BOROZDINOVSKAYA AND THE ROLE OF REVENGE
Publication: North Caucasus Weekly Volume: 6 Issue: 31
In a series of three articles about the June zachistka in the Chechen village of Borozdinovskaya, Moskovsky komsomlets correspondent Vadim Rechkalov confirmed earlier reports that the early June operation – in which homes were burned, at least one resident killed and eleven abducted – was carried out by the Vostok battalion, commanded by Sulim Yamadaev, under the auspices of the GRU. Also echoing earlier reports, Rechkalov wrote that the sweep in Borozdinovskaya was carried out in revenge for the murder of a forester who was the father of a Vostok unit member. Rechkalov reported further that those responsible for this murder, as well as the eleven Borozdinovskaya residents who were abducted and remain missing, either belonged to rebel units or were relatives of militants. Thus what happened in Borozdinovskaya, Rechkalov concluded in his July 5 article, was not the “plundering” of a village, but a “targeted” mopping up operation. “True, they operated according to the laws of war-time, which in no way fit it with the civilized criminal code,” he added. More than a thousand residents of Borozdinovskaya, who are ethnic Avars, subsequently fled the village into neighboring Dagestan, but most eventually returned.
One may or may not accept Rechkalov’s characterization of the Borozdinovskaya raid, but what is perhaps most significant about these three articles on the incident is their description of the role that revenge is playing in the Chechen conflict. In his July 5 article, Rechkalov quoted his guide and bodyguard, Khusein, who described how he is seeking to avenge the death of his younger brother, a policeman, who was murdered by unknown gunmen a half-year ago. “Before, if someone murdered your brother, you had to find the person who killed him and also kill [that person],” Khusein said. “Now, everything is different. There are more murders, more weapons…It is hard to figure out from which barrel flew the bullet that killed your brother. And the blood feud has changed. Imagine that bandits have killed a policeman. His brother gets a job in the police or joins the ‘kadyrovtsy’. Not because he wants to serve there, but to get revenge. But he doesn’t know specifically who killed his brother. And so he simply kills any bandit, the first one he comes across. Or two. This cannot be considered a blood feud in the way our forefathers understood it, but the person feels better inside. But now the brothers of these bandits that he killed must also get revenge. They, perhaps, had not intended to take up arms, but now they join a gang to get revenge. And they also don’t know who specifically killed their brothers; they only know that a policeman or a kadyrovite did it. And they kill the first policemen they run into. One or two. And this is improper revenge, but they feel a bit better. And the relatives of these murdered policemen must get revenge. Etcetera. A geometric progression.”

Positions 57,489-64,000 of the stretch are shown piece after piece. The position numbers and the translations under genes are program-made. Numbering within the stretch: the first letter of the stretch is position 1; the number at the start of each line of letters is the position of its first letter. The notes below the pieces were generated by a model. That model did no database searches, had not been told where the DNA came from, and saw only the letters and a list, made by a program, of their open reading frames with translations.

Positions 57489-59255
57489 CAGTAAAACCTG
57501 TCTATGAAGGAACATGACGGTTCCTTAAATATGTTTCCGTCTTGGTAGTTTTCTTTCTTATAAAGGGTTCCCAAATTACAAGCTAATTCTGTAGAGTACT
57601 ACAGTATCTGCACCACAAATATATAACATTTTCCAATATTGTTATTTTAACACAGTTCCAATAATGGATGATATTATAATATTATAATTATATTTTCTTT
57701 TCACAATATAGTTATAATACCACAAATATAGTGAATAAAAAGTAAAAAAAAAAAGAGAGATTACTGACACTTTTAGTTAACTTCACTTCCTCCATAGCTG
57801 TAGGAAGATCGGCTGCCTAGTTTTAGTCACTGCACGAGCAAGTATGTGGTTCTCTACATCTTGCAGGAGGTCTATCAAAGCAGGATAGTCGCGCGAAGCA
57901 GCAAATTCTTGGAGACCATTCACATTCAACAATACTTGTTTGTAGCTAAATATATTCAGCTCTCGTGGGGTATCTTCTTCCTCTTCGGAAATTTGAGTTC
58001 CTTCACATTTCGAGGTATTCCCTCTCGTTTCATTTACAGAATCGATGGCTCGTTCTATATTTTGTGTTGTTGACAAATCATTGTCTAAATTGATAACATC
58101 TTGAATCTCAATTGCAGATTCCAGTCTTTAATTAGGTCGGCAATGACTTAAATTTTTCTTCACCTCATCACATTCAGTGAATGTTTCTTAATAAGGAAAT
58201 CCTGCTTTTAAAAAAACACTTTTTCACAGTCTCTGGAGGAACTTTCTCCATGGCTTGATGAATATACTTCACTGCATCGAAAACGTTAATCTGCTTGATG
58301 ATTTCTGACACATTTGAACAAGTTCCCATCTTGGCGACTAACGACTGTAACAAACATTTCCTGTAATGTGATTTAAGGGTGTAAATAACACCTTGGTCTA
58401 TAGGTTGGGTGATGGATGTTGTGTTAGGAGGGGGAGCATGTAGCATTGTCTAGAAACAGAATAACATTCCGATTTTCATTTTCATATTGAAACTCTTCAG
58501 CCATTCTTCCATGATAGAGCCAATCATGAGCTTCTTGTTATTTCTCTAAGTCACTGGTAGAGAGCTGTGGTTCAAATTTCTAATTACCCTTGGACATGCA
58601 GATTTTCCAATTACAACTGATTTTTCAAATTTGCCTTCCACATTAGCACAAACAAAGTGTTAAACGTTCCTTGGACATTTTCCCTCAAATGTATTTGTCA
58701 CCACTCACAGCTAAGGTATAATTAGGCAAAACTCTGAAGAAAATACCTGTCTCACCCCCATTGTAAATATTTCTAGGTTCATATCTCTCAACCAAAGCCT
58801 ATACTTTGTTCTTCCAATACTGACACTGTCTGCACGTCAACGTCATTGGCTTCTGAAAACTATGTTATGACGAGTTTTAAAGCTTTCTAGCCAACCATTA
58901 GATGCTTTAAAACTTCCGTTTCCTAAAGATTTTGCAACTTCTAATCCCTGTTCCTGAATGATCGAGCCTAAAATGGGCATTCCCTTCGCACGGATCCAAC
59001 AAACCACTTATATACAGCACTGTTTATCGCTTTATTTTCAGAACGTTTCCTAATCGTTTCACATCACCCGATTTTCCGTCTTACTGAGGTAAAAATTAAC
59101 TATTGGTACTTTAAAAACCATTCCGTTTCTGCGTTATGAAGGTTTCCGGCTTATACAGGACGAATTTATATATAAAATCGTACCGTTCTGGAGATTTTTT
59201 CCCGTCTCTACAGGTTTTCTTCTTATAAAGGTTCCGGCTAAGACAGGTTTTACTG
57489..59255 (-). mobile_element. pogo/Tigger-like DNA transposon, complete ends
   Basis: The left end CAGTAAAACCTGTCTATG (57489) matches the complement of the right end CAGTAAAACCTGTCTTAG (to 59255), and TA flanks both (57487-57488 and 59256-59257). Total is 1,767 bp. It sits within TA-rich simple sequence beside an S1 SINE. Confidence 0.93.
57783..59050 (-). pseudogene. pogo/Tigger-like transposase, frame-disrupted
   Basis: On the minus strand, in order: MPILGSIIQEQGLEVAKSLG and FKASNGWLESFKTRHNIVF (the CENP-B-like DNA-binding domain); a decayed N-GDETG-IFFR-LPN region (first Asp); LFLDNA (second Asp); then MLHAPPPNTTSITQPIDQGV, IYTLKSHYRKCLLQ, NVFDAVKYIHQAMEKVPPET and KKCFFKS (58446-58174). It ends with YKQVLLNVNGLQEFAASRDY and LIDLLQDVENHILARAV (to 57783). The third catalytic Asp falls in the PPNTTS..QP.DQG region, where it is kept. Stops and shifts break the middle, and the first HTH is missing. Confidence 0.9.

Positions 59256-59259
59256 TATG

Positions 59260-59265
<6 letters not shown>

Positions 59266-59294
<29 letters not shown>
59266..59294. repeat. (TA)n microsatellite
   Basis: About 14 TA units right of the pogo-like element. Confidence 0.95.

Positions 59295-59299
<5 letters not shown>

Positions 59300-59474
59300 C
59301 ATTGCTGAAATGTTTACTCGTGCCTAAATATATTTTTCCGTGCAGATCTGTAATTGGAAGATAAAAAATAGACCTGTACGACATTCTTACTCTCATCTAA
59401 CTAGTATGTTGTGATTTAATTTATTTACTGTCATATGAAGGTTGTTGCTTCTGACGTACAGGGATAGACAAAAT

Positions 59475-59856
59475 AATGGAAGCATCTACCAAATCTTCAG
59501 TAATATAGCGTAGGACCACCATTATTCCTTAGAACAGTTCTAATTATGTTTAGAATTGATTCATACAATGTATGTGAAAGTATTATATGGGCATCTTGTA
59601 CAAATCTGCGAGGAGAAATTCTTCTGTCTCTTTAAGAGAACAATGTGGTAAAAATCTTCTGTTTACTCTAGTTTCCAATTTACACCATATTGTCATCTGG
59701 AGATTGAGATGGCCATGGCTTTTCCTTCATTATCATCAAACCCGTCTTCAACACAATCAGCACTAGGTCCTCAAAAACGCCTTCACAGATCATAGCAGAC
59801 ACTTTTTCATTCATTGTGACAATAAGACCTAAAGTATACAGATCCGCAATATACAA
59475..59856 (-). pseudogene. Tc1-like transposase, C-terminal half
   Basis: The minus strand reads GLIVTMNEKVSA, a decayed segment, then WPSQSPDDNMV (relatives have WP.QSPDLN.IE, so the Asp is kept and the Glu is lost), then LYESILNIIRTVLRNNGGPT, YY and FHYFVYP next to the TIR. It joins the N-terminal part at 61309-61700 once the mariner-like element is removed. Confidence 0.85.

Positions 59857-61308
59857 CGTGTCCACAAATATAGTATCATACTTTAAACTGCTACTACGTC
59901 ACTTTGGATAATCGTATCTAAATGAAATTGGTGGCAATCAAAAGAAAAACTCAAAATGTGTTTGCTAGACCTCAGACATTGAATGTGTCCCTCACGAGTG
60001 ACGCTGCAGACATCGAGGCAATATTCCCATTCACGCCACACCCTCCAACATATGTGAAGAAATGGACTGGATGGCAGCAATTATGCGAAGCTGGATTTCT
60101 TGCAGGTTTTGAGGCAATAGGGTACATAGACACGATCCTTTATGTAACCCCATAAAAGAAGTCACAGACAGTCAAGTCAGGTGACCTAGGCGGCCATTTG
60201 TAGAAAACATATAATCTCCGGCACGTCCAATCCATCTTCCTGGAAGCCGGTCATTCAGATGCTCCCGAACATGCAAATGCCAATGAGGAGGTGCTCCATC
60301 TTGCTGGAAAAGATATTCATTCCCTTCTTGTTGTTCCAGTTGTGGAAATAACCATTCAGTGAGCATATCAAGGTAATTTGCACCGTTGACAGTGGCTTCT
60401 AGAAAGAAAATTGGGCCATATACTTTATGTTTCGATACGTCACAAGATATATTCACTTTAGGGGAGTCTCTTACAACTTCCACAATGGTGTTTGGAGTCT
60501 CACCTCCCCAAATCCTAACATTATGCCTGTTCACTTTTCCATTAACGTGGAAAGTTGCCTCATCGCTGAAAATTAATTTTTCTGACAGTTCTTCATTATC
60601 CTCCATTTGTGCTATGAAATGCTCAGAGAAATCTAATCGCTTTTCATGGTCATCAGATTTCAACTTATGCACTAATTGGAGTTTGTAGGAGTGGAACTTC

On August 2, a source in the military prosecutor’s office of the Combined Federal Forces in the North Caucasus denied earlier reports that the Vostok battalion’s reconnaissance chief, Khamzat Gairbekov, had been detained as part of the investigation into the Borozdinovskaya raid. However, the source told Interfax that charges had been filed against the commander of one of the Vosotok battallion’s units in connection with the case.